With another winless opponent awaiting the Washington Redskins, several players maintained Monday they didn’t overlook the St. Louis Rams two weeks ago, citing turnovers and dropped interceptions - not a lack of urgency - for the setback.
Simultaneously, many of the same players vowed the Rams’ 19-17 victory will serve as a major talking point heading into Sunday’s game at the 0-6 Detroit Lions, the jist of which is: Don’t let it happen again.
“Heck yeah - don’t fall into the trap,” defensive tackle Cornelius Griffin said.
“You learn a lot from that game, and you don’t want history to repeat itself,” running back Rock Cartwright said. “The Rams came here 0-4, and the Lions are 0-and-whatever. I don’t think we took St. Louis lightly, but we don’t want that to happen ever again.”
“If you were somebody who did overlook a winless St. Louis team, that definitely would change your mind-set and your approach,” center Casey Rabach added. “A learning lesson for sure.”
If those comments and the locker room vibe after the 14-11 less-than-pretty win over the Cleveland Browns serve as an early indicator, the chances of the Redskins laying another egg against a winless team appear slim.
With two games before their bye week, the Redskins are in position to extend their hold on second place in the NFC East or pull even in the loss column with the 5-1 New York Giants.
“We’re not going to overlook Detroit,” tight end Chris Cooley said. “That’s going to be the topic of the week. Nobody believes we overlooked the Rams because we played hard. But this is a big game for us. We can take care of our destiny in the division with Dallas losing [to St. Louis] and keep moving ahead.”
Detroit and Cincinnati remain the only two winless teams in the league. The Redskins travel to face the Bengals in December.
The Lions already have fired longtime general manager Matt Millen, traded receiver Roy Williams and placed quarterback Jon Kitna on injured reserve. They are one of three teams that rank 27th or lower in offense and defense, while opponents have outscored the Lions 54-0 in the first quarter.
Yet Redskins coach Jim Zorn channeled Joe Gibbs when asked about the Lions, heaping praise on Detroit.
“This team is going to be the most dangerous team in the National Football League, and at 0-6 they’ve played well in all their games,” he said. “They’re a competitive team. They have been a competitive team against every one of the opponents I’ve watched. It’s the score that’s made the difference, not their effort and not their plan.”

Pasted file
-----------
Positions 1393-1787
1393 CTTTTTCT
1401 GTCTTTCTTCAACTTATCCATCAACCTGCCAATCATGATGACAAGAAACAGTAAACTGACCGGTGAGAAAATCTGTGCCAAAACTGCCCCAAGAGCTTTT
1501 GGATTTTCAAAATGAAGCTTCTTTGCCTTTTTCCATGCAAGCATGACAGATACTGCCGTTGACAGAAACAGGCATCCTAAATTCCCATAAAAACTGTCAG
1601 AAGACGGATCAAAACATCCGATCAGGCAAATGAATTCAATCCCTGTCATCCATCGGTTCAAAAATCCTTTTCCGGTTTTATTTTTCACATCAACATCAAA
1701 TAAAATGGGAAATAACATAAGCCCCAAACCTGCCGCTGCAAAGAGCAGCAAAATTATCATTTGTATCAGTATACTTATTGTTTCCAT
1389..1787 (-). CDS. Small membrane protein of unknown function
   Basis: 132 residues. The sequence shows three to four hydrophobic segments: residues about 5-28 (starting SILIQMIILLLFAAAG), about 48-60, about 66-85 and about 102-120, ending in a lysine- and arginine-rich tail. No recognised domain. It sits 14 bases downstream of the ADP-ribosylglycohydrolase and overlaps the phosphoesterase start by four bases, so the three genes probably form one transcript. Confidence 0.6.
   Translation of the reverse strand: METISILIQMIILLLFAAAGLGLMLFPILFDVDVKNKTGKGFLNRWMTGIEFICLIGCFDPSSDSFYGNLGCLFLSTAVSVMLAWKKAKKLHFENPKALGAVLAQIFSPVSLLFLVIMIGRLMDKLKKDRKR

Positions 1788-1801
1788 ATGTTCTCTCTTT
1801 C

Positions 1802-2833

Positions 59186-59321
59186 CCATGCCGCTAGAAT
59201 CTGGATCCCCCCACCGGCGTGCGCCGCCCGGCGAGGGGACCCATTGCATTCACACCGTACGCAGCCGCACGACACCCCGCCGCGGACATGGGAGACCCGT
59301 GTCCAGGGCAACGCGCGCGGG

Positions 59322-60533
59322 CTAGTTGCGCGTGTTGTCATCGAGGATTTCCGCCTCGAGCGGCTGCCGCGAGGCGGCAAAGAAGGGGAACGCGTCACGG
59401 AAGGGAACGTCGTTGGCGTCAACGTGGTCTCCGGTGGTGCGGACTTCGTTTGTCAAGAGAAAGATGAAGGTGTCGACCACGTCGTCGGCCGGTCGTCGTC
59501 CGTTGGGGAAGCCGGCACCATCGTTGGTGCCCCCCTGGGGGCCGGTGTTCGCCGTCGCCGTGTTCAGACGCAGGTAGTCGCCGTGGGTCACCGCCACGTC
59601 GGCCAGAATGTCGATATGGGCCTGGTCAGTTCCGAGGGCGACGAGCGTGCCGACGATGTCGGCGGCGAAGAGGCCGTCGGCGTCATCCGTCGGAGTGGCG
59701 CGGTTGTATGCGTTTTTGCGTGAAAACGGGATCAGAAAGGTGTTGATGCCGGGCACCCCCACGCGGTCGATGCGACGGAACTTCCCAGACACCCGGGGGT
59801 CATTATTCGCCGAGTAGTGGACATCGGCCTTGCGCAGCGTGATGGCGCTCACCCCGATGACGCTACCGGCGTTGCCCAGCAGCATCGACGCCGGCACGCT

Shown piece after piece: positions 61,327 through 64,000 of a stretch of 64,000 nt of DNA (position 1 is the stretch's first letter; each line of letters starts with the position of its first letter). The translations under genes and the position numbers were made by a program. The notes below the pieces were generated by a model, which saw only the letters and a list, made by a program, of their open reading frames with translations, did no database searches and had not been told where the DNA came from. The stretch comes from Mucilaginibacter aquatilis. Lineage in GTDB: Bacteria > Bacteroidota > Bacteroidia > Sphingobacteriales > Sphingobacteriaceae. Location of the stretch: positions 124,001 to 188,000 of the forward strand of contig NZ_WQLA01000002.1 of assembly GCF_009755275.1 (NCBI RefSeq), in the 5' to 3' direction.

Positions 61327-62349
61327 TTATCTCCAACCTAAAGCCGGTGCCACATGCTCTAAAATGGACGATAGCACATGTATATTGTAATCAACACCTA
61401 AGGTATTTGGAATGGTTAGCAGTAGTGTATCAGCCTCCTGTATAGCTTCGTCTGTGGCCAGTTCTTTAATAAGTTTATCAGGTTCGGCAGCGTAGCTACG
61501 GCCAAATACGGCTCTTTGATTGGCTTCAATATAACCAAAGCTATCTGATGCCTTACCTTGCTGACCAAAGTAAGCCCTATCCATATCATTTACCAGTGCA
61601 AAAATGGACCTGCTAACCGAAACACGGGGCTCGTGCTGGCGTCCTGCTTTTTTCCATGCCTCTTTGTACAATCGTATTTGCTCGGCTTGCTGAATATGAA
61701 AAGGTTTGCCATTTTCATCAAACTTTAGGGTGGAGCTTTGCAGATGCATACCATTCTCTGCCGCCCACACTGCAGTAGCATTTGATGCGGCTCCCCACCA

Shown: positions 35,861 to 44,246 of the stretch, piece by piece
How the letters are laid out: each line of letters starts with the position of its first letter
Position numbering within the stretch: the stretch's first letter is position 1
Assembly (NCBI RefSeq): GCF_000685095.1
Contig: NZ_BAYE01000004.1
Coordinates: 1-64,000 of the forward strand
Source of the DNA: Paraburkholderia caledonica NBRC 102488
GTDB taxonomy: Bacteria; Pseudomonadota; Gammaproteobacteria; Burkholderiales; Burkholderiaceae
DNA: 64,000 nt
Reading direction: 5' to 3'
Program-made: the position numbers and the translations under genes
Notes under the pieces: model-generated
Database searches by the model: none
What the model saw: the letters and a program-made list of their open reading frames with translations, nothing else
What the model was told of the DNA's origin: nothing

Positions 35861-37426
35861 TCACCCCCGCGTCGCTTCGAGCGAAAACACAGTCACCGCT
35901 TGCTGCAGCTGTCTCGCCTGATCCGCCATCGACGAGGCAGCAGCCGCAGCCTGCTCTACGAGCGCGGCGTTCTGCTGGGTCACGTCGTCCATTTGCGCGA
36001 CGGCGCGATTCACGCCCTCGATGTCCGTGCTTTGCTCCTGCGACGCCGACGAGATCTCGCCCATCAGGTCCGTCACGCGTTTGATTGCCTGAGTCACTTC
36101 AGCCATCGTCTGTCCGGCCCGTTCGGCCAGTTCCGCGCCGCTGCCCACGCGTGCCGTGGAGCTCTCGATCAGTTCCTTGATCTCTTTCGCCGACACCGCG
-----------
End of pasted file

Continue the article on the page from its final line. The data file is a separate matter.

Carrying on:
Zorn must have watched the Lions’ preseason games; Detroit was the only team to go undefeated. Once the results started counting, it has been tough for the Lions. They have lost by 13, 23, 18, 27, two and seven points.
The latest loss was 28-21 at Houston, a game the Texans led 28-10 entering the fourth quarter.
St. Louis came to town with worse numbers but scored a defensive touchdown and won with a field goal at the buzzer. It taught the Redskins anything can happen if Detroit is allowed to hang around.
“We can’t take the attitude of ‘it’s a week off,’ ” linebacker Marcus Washington said. “A lot of times, when you play a team that hasn’t had a win, they’re wounded but they come out fighting the toughest, and people will ask, ‘How can that team with that record play good?’ It’s not that we’re slacking. It’s that they’re playing good ball.”
Right tackle Jon Jansen has been in the Lions’ situation. He, Chris Samuels and Fred Smoot are the only players remaining from the 2001 Redskins team that started 0-5 while getting outscored 144-32.
“When we were in that situation, a team would get 14 points and you start thinking, ‘Here we go again. It’s the same as last week,’ ” he said. “The position we would like to be in is to stay on them and don’t give them hope.”
The 2001 Redskins won five consecutive games after their horrid start. The Rams won their second straight by pounding Dallas on Sunday.
The Redskins have pounded nobody this season (their five wins are by a combined 23 points) but have been efficient enough offensively and defensively to know their best effort is good enough to beat anybody. That will be the focus this week: Take care of the Redskins, be aware of the Lions’ strengths and beat a team that’s down.
“We have to play Redskins football. It’s not about the Lions; it’s about the Redskins,” Griffin said. “On defense, we have to make corrections from the last two games and hopefully not just play good and win but stone a team and dominate for the whole 60 minutes.”
Added Jansen: “I really felt we had good preparation [entering the St. Louis game], and I thought we played well other than some turnovers that really cost us. Take those away and there isn’t a way we lose that game. If we play sound, technique football, we’ll be OK no matter who we play.”